HC Deb 14 August 1940 vol 364 c774
42. Mr. Pethick-Lawrence

asked the Attorney-General whether he is aware that in the life policies of certain insurance companies there are clauses exempting the companies from liability if death occurs while the insured person is a member of His Majesty's Forces; that such exemption is independent of the question whether the circumstances are such that pensions will be payable by the Government to dependants of the deceased; and whether he proposes to take any action in the matter.

The Attorney-General

It would be impracticable for the Government to base its Pensions Scheme on the principle of providing a pension in all cases in which an exemption clause contained in the contract between an assured and an assurance company was operative. Apart from the principle involved, it may well be that such clauses take different forms. It is hoped that if any difficulties such as that suggested arise out of war circumstances, insurance companies will deal sympathetically with them. The Board of Trade and the Industrial Assurance Commissioner, whichever is appropriate, are ready to consider such cases if they are brought to their notice and get in touch with the insurance companies concerned.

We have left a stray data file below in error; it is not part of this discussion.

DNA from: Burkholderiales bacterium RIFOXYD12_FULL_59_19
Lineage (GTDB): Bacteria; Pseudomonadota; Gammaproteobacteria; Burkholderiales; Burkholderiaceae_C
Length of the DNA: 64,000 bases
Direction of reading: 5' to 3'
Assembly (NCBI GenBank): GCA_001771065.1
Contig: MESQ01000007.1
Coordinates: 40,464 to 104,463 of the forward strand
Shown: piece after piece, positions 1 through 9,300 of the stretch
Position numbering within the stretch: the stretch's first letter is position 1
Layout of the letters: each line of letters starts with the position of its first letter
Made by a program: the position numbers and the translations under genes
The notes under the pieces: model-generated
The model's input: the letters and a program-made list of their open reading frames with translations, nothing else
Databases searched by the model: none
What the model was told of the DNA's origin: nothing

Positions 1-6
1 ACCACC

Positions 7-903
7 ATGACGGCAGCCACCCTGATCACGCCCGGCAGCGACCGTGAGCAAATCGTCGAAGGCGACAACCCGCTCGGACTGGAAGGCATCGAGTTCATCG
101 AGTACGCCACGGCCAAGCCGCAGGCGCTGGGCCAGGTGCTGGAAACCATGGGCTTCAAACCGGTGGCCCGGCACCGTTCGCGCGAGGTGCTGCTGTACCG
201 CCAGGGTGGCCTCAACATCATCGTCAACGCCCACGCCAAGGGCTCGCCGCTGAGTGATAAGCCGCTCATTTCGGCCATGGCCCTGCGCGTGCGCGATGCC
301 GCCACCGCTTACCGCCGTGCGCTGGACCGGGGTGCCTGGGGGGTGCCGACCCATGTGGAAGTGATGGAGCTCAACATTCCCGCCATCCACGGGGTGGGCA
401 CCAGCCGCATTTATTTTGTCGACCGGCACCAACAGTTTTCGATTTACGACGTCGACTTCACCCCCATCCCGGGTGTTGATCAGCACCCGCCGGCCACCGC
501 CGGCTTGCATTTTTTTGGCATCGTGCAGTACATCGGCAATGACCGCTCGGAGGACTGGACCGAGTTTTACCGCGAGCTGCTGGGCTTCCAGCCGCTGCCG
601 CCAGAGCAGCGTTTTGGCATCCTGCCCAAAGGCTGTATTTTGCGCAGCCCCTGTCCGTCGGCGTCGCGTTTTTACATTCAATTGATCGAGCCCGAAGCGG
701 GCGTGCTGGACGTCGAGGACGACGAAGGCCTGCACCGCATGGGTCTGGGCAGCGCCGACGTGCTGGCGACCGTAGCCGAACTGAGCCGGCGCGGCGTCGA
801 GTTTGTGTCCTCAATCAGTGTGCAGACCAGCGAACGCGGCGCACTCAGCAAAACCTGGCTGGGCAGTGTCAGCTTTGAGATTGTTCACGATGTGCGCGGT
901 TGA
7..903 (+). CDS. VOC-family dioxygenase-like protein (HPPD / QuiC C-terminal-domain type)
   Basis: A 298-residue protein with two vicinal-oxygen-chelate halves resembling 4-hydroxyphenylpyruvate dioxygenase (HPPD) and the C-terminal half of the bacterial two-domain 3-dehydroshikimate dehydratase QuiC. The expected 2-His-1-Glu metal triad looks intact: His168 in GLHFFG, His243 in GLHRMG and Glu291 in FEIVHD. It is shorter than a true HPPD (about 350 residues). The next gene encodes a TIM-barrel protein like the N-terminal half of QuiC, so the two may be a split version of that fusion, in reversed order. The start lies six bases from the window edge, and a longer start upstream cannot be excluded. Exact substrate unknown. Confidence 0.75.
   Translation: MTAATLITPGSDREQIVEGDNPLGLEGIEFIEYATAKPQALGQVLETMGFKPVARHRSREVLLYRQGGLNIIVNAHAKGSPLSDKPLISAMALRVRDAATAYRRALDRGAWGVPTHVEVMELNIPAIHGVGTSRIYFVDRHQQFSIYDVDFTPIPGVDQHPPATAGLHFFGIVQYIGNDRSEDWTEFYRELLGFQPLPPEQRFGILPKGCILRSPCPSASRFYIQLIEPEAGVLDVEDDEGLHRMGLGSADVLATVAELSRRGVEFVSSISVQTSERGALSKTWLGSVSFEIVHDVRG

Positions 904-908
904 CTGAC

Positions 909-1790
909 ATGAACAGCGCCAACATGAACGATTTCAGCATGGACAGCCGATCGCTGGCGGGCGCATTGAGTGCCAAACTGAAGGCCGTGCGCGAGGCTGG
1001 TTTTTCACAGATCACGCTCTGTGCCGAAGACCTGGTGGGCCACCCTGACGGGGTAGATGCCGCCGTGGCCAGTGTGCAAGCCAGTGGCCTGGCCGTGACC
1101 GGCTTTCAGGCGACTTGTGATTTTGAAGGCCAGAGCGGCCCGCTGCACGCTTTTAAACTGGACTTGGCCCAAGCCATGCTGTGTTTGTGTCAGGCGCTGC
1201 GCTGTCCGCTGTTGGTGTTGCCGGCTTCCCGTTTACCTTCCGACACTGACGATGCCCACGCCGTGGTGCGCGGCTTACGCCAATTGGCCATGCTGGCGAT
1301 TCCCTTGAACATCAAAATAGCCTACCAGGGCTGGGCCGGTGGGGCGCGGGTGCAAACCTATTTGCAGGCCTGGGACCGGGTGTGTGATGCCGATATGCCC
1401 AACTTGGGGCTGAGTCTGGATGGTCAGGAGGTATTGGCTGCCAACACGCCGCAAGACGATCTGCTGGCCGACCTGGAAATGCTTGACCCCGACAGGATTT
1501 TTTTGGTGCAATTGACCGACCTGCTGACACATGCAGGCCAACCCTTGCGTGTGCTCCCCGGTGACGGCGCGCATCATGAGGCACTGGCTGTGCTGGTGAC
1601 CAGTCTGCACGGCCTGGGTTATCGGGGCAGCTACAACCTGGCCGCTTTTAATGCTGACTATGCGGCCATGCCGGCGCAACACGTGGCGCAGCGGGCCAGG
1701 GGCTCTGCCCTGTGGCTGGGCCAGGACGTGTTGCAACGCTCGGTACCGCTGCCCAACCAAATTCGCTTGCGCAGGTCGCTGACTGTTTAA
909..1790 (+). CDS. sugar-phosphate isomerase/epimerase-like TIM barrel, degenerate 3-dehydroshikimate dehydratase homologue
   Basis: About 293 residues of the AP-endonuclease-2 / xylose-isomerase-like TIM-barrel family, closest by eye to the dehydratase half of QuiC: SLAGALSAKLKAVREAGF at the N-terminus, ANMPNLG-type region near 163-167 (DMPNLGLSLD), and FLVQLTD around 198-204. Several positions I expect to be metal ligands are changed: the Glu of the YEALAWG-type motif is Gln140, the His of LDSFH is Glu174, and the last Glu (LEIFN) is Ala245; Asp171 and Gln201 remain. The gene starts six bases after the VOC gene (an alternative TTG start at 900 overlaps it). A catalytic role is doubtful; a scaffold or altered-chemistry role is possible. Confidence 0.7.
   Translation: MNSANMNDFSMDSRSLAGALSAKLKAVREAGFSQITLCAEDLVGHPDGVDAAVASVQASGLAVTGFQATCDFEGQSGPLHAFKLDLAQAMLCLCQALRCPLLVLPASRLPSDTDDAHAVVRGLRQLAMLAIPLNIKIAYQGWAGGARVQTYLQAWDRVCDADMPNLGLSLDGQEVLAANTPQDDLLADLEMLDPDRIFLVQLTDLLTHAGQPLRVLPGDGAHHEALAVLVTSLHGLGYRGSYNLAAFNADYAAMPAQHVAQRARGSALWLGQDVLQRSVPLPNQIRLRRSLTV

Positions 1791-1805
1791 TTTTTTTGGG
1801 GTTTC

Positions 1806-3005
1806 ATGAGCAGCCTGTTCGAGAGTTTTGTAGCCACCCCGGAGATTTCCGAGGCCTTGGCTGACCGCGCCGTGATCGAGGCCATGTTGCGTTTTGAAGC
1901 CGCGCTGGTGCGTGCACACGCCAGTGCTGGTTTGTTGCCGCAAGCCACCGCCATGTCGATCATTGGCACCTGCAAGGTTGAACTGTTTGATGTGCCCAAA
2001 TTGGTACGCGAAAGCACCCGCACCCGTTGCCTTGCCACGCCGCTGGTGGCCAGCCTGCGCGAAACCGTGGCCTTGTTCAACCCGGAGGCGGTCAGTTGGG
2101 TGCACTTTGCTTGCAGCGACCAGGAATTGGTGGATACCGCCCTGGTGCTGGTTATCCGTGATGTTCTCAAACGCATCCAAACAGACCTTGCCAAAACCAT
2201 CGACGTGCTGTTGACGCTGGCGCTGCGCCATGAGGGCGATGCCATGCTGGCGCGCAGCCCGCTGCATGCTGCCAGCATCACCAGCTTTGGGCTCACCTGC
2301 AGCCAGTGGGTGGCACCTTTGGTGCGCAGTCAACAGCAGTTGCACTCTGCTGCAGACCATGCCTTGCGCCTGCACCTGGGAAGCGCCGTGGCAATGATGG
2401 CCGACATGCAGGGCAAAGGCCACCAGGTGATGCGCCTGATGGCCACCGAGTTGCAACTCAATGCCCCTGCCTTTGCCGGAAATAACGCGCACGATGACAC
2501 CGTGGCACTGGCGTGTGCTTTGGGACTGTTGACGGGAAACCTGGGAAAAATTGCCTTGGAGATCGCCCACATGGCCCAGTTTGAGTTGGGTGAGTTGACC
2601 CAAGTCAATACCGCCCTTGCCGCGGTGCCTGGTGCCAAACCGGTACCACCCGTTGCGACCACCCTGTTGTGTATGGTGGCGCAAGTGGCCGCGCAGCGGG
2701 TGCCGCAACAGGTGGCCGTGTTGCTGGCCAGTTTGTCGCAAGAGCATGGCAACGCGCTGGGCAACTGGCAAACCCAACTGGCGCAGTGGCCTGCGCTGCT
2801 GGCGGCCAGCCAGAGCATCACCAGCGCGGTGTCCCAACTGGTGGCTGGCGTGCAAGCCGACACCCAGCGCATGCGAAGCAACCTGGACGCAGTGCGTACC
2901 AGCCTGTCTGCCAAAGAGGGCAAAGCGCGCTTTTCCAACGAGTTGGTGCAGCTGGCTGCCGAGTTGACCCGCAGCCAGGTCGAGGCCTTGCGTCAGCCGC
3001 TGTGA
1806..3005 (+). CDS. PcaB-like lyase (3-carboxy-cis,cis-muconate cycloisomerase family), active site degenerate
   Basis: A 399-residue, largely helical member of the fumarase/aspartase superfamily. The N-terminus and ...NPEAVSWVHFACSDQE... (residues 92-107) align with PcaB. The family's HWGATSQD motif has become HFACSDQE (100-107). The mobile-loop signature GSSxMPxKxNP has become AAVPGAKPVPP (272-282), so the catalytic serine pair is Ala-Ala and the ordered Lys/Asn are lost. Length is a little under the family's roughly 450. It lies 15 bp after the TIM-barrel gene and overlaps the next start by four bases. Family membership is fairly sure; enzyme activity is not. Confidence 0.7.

Mr. Silverman

Has the right hon. and learned Gentleman considered how far such a clause is against public policy?

The Attorney-General

No, Sir, I have not considered that, but prima facie I should think that an insurance company, as a matter of contract, was entitled to exclude, broadly speaking, war risks, and, of course, to take a smaller premium on account of excluding those risks.

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